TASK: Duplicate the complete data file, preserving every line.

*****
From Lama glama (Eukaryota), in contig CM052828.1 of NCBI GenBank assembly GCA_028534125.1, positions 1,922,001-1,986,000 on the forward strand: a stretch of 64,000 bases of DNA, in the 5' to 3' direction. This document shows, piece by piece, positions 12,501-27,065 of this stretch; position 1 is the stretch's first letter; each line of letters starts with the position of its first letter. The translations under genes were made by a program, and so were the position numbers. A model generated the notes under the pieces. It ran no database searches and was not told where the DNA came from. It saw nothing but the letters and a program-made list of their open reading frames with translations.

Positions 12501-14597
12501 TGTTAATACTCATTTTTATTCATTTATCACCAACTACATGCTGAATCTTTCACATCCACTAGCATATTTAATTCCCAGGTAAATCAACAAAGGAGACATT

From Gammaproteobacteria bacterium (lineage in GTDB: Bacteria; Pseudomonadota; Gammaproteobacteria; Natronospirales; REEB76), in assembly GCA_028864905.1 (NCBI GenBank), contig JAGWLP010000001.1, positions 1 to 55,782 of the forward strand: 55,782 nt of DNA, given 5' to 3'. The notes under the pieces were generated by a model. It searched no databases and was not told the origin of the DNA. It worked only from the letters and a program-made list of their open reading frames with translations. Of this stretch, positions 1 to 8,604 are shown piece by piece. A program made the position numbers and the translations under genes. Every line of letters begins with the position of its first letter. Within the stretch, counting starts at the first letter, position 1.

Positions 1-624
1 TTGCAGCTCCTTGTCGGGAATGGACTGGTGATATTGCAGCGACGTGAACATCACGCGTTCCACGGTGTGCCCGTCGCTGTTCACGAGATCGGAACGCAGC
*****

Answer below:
From Lama glama (Eukaryota), in contig CM052828.1 of NCBI GenBank assembly GCA_028534125.1, positions 1,922,001-1,986,000 on the forward strand: a stretch of 64,000 bases of DNA, in the 5' to 3' direction. This document shows, piece by piece, positions 12,501-27,065 of this stretch; position 1 is the stretch's first letter; each line of letters starts with the position of its first letter. The translations under genes were made by a program, and so were the position numbers. A model generated the notes under the pieces. It ran no database searches and was not told where the DNA came from. It saw nothing but the letters and a program-made list of their open reading frames with translations.

Positions 12501-14597
12501 TGTTAATACTCATTTTTATTCATTTATCACCAACTACATGCTGAATCTTTCACATCCACTAGCATATTTAATTCCCAGGTAAATCAACAAAGGAGACATT

From Gammaproteobacteria bacterium (lineage in GTDB: Bacteria; Pseudomonadota; Gammaproteobacteria; Natronospirales; REEB76), in assembly GCA_028864905.1 (NCBI GenBank), contig JAGWLP010000001.1, positions 1 to 55,782 of the forward strand: 55,782 nt of DNA, given 5' to 3'. The notes under the pieces were generated by a model. It searched no databases and was not told the origin of the DNA. It worked only from the letters and a program-made list of their open reading frames with translations. Of this stretch, positions 1 to 8,604 are shown piece by piece. A program made the position numbers and the translations under genes. Every line of letters begins with the position of its first letter. Within the stretch, counting starts at the first letter, position 1.

Positions 1-624
1 TTGCAGCTCCTTGTCGGGAATGGACTGGTGATATTGCAGCGACGTGAACATCACGCGTTCCACGGTGTGCCCGTCGCTGTTCACGAGATCGGAACGCAGC